·         DEET - most widely used and data on safety and efficacy.  Effective against ticks, fleas, chiggers, mosquitoes, gnats, and some flies. Products containing no more than 30% DEET are recommended for children. Can damage clothing and plastics in high concentrations.

·         IR3535 - 7.5% not effective against mosquitoes. Many products also contain sunscreen that decreases the efficiency of the sunscreen.  Avoid products that contain both.

·         Picaridin - products containing no more than 10% picaridin for children.

·         Oil of Lemon Eucalyptus – not recommended for use in children under 3 years old.

·         Catmint, essential/botanical oils, and Citronella - inferior to DEET, picaridin or IR3535, data for use in children is limited.  Good safety profile, varying evidence of efficacy, last only for short periods. Higher concentrations can cause skin irritation.


Friday, June 19, 2020

Vitamin D Supplementation


Vitamin D is very important to human health.  It plays a crucial role in disease prevention and maintaining optimal health. It also has a role in calcium homeostasis and metabolism.  Vitamin D first became famous when it was realized that it would prevent rickets in children and since 1933 has been added to milk in this country.  Rickets is still a problem in many countries because breast milk is low in vitamin D, and exposure to the sun may be limited by social customs and climatic conditions.  Low vitamin D levels are a worldwide problem in the elderly and common in children and some adults.

Supplementation of vitamin D is controversial, and some estimates place levels of insufficient vitamin D in up to 85 percent of people.  In a study of Hawaiian surfers, 60 percent were deficient in vitamin D. Most people are unware they have a deficiency.  Supplemental vitamin D comes in two forms, ergocalciferol (vitamin D2) and cholecalciferol (vitamin D3).  The body must convert either form into a more active form.  Magnesium is required for the activation of vitamin D.  In people who are magnesium deficient, vitamin D is stored in its inactive form.    

Some in the medical world feel that D3 is converted 500 percent faster than D2.  D2 is prescribed by most physicians and must be obtained by prescription.  It will be converted into D3 and then the more active form in the body.  D3 is available without a prescription and as a nutritional supplement.  Some people do not absorb the tablet form of vitamin D, but will absorb the liquid form.  There are physicians who believe by taking vitamin D the demand for vitamin K2 is increased, and that for every 1,000 IUs of Vitamin D you will benefit from about 100 to 200 micrograms of vitamin K2.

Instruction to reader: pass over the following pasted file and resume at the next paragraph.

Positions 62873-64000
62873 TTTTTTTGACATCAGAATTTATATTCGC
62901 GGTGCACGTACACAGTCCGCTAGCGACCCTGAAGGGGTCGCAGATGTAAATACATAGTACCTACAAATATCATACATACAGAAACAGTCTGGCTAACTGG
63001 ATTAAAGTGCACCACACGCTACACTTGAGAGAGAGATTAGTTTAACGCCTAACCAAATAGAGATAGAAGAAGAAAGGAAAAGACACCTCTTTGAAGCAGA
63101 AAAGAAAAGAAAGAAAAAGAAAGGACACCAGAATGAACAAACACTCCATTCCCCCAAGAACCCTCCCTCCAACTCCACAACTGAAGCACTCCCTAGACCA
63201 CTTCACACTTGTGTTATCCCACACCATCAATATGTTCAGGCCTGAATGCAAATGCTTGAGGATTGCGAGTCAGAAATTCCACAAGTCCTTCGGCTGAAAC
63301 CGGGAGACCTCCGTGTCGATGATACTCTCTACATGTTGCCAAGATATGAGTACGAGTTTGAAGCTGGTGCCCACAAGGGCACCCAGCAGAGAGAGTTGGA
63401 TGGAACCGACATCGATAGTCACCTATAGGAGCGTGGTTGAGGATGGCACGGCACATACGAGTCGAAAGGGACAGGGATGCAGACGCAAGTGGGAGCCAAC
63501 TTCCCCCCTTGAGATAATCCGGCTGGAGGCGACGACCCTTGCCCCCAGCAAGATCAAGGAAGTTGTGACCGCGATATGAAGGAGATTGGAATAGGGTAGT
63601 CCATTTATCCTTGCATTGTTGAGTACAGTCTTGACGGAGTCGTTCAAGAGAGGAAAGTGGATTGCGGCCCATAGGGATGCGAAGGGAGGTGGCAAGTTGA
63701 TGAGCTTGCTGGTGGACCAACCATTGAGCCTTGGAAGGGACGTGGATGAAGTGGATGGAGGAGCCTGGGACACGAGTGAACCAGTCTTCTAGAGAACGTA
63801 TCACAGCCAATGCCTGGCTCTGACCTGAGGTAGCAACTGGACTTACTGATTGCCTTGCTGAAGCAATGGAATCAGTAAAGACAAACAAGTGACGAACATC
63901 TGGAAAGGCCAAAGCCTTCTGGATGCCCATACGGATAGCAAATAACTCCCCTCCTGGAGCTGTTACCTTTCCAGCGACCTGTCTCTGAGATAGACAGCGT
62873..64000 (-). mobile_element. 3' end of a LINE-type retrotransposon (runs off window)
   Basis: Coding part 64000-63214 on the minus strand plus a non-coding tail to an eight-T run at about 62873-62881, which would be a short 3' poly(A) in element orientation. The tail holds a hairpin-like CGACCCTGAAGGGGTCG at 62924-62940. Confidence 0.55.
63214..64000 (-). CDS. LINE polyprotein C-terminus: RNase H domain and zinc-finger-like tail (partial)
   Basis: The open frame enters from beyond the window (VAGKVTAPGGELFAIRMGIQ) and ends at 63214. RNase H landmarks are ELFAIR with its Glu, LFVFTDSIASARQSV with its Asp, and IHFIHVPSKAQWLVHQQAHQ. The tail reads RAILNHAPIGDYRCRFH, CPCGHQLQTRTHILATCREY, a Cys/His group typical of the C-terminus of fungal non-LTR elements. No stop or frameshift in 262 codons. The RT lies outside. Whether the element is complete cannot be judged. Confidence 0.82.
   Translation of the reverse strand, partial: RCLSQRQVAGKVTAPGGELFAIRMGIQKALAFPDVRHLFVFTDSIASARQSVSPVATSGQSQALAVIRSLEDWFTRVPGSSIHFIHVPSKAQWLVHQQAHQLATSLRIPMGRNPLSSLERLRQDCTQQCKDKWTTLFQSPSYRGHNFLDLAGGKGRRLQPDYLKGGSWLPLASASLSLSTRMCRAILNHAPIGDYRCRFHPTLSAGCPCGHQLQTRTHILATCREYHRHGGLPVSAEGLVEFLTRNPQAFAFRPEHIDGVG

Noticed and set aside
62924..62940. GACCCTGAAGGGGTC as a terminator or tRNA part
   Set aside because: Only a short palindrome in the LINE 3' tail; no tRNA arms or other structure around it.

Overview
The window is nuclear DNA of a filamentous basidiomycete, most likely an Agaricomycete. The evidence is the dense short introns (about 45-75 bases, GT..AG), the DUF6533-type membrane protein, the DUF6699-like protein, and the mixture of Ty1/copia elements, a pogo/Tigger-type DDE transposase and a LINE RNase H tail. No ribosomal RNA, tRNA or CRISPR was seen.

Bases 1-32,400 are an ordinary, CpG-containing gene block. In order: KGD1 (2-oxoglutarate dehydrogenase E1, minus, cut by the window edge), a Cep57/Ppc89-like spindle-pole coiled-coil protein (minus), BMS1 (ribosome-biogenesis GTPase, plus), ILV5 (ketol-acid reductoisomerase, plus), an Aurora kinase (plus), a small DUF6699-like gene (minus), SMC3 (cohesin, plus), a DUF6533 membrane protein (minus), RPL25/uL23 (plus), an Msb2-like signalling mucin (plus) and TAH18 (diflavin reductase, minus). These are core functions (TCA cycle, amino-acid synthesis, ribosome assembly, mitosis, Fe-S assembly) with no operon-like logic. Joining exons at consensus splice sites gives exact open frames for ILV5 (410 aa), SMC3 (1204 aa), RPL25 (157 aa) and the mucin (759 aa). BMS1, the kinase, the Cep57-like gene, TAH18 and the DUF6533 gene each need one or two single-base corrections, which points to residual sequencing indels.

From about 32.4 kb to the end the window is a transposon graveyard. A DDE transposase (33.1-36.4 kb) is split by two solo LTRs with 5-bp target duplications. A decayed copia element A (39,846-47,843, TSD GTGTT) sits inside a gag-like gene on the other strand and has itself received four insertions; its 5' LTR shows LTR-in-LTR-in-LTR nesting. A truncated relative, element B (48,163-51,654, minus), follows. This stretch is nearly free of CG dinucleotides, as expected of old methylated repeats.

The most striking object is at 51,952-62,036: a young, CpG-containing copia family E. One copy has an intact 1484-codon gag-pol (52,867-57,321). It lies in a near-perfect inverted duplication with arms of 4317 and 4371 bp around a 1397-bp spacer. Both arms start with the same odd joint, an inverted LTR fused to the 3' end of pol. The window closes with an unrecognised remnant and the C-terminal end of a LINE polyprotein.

Wednesday, June 10, 2020

Did You Know That?


·         An anti-inflammatory diet protects women against fractures and bone loss.
·         Drinking wine is associated with increased possibilities of melanoma.
·         Half of adults and two-thirds of children drink one or more sugary drinks every day.
·         Processed food and fast food tend to be high in salt and sugar and low in fiber.
·         More than a third of injury-related emergency room visits are attributed to falls.
·         Peppermint oil has been shown to reduce tension headaches when applied to the temples.
·         Sesame oil has significant cardiovascular benefits.
·         Urinary bladders can hold more than two cups of urine.
·         Most people blink about 15 times a minute, which amounts to around 15,000 times a day.
·         Although used culinarily as grain, amaranth, quinoa, and buckwheat are not grains. Grains are seeds of the plants in the grass family, and these plants are not in the grass family.  They are more accurately classified as pseudograins.